We’re often neglectful of mentioning the 2 longest residents of Run A Muck Ranch, aside from me and Crabby.
Charlie and I have been together for 19 years. He was bred to be not ‘a’ but ‘the’ superior Arabian stud of the world. Unfortunately, where he was pretty, and conformationally perfect, Charlie’s brain wiring came out all wrong. In the end, this horse, syndicated before his birth, for more than most of us make in several years, was given to me because we were the only humans Charlie trusted. Many people working with Charlie, before he reached 2 years old, ended up in the hospital. No one wanted to work with him.
Hal came to us 11 years ago. I used to come from thoroughbred country, and to me, an ex-race horse was a ‘normal’ horse. Except in the case of Hal. He is overly sensitive, kind of like Willy. To upset Hal puts him into a colic. Hay upsets his stomach, and for that reason, he’s on pellets only. Our mission: Make sure Hal stays emotionally level to keep him from colicing.
Honestly, with so many dogs, I don’t deserve the honor of keeping Hal and Charlie in my life. That neither can fulfill their duty to serve humans means no one else would want them. I’ve spoken to my vet several times about finding better homes for the boys. Each time she has informed me that I am not as bad a mom as I think I am, and that anywhere else, especially Charlie, would be dead. So the boys remain, and I live in perpetual guilt that I am not a good mom to them.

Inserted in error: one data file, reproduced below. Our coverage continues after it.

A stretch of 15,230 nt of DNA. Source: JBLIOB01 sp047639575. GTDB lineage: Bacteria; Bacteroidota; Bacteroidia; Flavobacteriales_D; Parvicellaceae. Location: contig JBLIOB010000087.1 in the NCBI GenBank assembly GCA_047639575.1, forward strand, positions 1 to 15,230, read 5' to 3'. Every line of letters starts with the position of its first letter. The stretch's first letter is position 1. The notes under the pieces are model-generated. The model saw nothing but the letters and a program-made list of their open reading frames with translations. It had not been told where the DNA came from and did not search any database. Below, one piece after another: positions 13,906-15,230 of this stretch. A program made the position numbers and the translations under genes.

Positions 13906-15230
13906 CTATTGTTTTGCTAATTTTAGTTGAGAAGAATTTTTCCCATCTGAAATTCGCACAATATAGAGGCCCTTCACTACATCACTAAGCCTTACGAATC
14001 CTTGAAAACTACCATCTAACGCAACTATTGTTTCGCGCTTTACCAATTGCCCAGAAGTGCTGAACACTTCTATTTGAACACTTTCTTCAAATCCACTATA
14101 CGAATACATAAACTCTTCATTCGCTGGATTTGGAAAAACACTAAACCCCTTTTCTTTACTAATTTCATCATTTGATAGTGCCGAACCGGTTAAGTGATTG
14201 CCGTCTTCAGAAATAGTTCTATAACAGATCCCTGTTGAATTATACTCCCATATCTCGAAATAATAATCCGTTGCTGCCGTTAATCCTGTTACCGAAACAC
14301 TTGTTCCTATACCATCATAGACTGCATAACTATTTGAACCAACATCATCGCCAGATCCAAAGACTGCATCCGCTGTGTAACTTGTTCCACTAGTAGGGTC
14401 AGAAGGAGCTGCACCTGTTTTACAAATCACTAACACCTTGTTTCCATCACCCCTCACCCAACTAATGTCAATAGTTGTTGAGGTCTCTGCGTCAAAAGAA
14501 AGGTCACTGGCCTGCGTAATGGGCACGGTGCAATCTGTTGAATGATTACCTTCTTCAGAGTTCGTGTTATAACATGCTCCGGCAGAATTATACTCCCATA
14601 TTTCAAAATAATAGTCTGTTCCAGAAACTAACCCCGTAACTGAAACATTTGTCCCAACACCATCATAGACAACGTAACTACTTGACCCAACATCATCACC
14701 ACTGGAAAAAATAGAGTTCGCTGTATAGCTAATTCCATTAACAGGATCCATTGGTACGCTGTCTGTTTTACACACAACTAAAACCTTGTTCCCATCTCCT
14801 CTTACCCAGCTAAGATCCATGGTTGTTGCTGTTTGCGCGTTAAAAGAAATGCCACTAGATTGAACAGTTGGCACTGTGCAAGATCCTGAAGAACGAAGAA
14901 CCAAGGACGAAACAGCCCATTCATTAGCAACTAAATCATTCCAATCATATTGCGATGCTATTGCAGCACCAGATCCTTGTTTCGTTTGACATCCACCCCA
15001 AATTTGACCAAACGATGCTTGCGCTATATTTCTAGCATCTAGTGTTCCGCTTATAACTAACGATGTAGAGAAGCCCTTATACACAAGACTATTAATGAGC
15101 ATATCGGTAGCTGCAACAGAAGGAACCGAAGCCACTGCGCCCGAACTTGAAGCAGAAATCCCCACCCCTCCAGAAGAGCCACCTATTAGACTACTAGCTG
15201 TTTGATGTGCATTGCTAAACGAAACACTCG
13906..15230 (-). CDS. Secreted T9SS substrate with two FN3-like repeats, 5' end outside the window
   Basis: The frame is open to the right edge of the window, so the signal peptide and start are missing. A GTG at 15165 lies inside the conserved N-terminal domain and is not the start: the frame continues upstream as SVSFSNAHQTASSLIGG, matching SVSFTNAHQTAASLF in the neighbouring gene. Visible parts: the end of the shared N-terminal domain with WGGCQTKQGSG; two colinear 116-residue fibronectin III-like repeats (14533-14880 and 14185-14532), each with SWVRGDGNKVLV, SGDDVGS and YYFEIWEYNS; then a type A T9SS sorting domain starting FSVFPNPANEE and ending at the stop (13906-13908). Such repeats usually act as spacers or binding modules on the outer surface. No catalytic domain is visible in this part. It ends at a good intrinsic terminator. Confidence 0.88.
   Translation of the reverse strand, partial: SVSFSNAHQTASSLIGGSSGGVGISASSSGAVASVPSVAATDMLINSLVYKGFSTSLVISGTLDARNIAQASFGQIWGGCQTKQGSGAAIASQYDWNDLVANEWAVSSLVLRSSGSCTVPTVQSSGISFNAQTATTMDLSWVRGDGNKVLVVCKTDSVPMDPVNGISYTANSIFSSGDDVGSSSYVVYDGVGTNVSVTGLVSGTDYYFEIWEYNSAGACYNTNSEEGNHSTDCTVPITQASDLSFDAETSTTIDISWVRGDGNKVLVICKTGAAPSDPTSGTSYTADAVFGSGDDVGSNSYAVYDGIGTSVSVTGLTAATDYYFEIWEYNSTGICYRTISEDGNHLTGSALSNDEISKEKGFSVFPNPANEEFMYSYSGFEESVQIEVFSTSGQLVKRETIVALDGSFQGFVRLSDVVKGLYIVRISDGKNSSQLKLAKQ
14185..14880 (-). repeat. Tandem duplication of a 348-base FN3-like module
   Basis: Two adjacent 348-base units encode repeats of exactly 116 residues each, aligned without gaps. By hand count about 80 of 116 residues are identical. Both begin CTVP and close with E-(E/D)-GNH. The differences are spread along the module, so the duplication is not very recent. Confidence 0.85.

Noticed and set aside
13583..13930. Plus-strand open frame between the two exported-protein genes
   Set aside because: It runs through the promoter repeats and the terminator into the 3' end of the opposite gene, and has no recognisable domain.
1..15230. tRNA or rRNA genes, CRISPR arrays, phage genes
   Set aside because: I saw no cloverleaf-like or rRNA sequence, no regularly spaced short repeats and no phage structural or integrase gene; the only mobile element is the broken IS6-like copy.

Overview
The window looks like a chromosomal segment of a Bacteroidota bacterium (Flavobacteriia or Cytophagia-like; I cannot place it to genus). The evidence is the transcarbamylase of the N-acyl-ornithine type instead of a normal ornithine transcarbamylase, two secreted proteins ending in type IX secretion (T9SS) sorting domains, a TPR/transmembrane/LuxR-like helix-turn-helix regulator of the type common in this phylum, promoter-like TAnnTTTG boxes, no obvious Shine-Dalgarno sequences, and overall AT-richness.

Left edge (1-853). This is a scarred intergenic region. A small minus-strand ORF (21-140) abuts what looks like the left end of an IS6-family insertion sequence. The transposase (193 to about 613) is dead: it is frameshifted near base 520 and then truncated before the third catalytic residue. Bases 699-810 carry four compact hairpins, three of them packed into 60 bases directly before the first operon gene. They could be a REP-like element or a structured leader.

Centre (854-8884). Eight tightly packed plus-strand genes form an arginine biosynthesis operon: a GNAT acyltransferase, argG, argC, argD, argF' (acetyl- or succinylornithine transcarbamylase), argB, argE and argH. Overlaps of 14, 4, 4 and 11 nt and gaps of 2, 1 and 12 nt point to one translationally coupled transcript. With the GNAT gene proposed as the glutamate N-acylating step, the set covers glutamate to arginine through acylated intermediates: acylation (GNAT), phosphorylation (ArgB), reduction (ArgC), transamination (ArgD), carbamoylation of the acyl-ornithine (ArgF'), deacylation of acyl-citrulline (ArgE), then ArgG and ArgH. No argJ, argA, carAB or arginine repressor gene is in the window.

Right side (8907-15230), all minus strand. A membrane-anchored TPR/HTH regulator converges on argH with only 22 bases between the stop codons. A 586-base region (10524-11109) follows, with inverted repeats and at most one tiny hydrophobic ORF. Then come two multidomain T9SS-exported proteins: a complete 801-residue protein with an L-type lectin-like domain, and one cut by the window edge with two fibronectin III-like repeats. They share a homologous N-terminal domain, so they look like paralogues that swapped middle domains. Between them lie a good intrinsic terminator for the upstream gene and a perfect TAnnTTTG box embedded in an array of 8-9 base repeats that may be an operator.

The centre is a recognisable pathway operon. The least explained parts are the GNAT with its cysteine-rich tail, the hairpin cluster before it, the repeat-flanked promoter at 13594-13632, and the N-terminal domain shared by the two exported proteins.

As substandard a mom as I am, the boys’ well being is still my primary concern:
You would think, living on the desert, mosquitoes wouldn’t be an issue. You would think wrong. Post rains, we are inundated them. I’m covered in bites, but I can go inside. Hal and Charlie, they’re stuck outside.
Hal, especially, reacts to bites. They turn into massive welts and itch him so bad. Despite gallons of chemicals put on him to repel mosquitoes, he still looks like he’s broken out in hives sometimes. Charlie isn’t as sensitive, but sometimes you can just tell he’s had a hard night.
Crabby read something in one of his camping magazines that gave him pause: It was written that mosquitoes and other bugs leave people alone when wind speeds are at 5 mph or higher. Is that true? And if so, would the same apply to the horses?
To test it, Crabby took the ceiling fans from the greenhouse and installed them above the horse stalls, pointing down, roughly to the center of the 12 x 12 stalls.
First impressions after use:
Not as much tail swishing (tails brushing bugs off). This was both in the dark (mosquitoes) and in the morning (flies). Yes, a few new mosquito bites, but exponentially fewer than usual, even with the use of chemical. Equally important, Hal and Charlie are less agitated from fighting the bugs.
Is it possible that all those harsh chemicals I’ve used on the boys were never actually necessary, and that all we needed was forced air movement to keep the bugs away?
I’d like to hear from other horse people if they’ve tried anything like this before, and what the results were.